12. After my life-time, the trustees shall accumulate the amount remaining out of the income from the aforesaid property after excluding the assessment, quit rent and maramath and the monthly and annual expenses as aforesaid, and purchase (properties) therewith and provide (the same) as income for the aforesaid charity".
(2) Saravana died issueless in the year 1914. The appellant who was the plaintiff in the suit out of which these appeals arise instituted the suit for a declaration that the provisions of the trust deed to which we have made reference earlier were void and invalid and that he was entitled to recover possession of the properties free from all obligations specified in the document. There were other prayers in the plaint more or less of an incidental nature to which reference is unnecessary.
(3) Substantially the case of the plaintiff was that the dispositions contained in the document being contrary to the rule of perpetuity, its dispositive provisions should be regarded as void, and that the property involved in the suit be regarded as the property of the settlor and after his life-time of his heirs.
(4) The suit was contested by the trustees appointed under the document. The learned Judge found that the document amounted to a valid dedication of the property for a religious purposes that the rule of perpetuity would not apply to the case and that, therefore, the dispositions were valid. But at the same time the learned Judge took the view that having regard to the changed circumstances, viz, the increase in the income of the property yielded, it would be just and equitable that the settlor, Subbaraya's heirs should obtain a sum of Rs. 50 per mensem instead of Rs. 10 as provided under clause 7 of the document.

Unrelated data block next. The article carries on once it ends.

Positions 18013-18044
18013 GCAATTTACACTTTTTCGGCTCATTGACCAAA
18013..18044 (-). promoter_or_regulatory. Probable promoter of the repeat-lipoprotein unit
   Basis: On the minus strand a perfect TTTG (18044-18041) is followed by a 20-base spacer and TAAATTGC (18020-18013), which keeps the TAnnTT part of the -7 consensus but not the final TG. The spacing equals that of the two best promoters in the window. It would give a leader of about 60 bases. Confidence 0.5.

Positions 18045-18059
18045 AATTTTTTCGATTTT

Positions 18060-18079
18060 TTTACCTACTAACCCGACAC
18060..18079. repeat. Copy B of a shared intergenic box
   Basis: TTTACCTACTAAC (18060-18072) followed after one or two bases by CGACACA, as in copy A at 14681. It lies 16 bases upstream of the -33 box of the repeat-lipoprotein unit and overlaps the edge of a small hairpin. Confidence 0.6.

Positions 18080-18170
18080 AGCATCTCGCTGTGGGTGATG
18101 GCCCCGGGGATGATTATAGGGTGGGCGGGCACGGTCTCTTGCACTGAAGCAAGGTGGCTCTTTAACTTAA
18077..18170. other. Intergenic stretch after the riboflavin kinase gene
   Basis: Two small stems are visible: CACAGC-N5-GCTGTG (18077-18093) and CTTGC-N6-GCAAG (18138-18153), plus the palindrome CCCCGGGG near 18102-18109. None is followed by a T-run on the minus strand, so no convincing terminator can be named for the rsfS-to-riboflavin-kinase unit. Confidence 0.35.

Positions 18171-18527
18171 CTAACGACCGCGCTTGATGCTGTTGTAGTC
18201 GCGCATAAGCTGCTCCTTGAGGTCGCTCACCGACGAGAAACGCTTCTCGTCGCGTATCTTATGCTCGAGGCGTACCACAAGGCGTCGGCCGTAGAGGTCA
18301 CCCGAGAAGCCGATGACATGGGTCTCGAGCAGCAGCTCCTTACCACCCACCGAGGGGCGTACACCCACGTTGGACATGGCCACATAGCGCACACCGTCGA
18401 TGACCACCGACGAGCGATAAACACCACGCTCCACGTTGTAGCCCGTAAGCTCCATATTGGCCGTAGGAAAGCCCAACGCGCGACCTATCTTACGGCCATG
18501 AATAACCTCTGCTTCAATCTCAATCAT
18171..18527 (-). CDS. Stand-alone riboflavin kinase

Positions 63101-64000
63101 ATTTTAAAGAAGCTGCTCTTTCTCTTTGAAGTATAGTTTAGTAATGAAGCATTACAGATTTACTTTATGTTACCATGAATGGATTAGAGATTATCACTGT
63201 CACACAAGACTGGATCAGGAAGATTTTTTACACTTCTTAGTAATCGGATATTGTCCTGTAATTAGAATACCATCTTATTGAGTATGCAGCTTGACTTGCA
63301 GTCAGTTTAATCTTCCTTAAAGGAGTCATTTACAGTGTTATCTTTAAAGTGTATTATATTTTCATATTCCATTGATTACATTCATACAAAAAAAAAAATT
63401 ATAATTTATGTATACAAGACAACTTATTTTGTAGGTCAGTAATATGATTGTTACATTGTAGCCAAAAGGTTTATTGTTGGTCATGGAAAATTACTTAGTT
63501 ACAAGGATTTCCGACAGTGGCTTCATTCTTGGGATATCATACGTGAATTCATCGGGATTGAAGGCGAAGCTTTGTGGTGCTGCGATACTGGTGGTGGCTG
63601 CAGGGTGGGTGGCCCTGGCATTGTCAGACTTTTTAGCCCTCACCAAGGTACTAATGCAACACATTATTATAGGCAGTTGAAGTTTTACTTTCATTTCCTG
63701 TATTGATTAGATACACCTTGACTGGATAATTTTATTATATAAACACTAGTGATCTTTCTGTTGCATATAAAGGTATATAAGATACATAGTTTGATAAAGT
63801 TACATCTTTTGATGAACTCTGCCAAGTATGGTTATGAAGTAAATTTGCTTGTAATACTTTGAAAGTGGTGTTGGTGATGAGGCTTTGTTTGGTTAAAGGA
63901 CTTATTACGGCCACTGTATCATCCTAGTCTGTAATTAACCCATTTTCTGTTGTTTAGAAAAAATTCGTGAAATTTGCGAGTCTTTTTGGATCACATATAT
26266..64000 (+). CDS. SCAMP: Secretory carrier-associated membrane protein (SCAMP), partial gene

(5) The plaintiff feeling aggrieved by the decree has filed O.S.A. 39 of 1961. The trustees who felt aggrieved by the increase in the allowances made to the settlor's family have filed O.S.A. 13 of 1961.
(6) The only question for determination in O.S.A 39 of 1961 is whether the property has been dedicated absolutely for the performance of vasantha uthasavam in the temples of Sri Agastheeswarar and Venkatesa Perumal. If that is so, the mere fact that members of the settlor's family are given certain benefits out of the income from the property or out of the available surplus will not affect the essential character of the dedication.
(7) Where a property is set apart for a charitable or religious purpose, the endowment generally takes one of two forms. (1) an absolute transfer of the property for the benefit of the intended trust. In such a case, vesting of property can co-exist with minor dispositions out of the income from the property in favour of other persons or even the settlor's successors. (2) A case where there is no disposition of property as such in favour of the charity but where it is merely kept or treated, as a fund or source out of which the charity has to be performed. In such a case what the charity obtains is only a charge over the property, which will continue to remain at the disposal of the settlor and if he makes dispositions in favour of other persons, they will take the property subject to the charge in favour of the charity. If he does not create any such disposition, his successors will inherit the property as heirs as on intestacy, they also being liable to pay out the property amounts needed for the charity founded.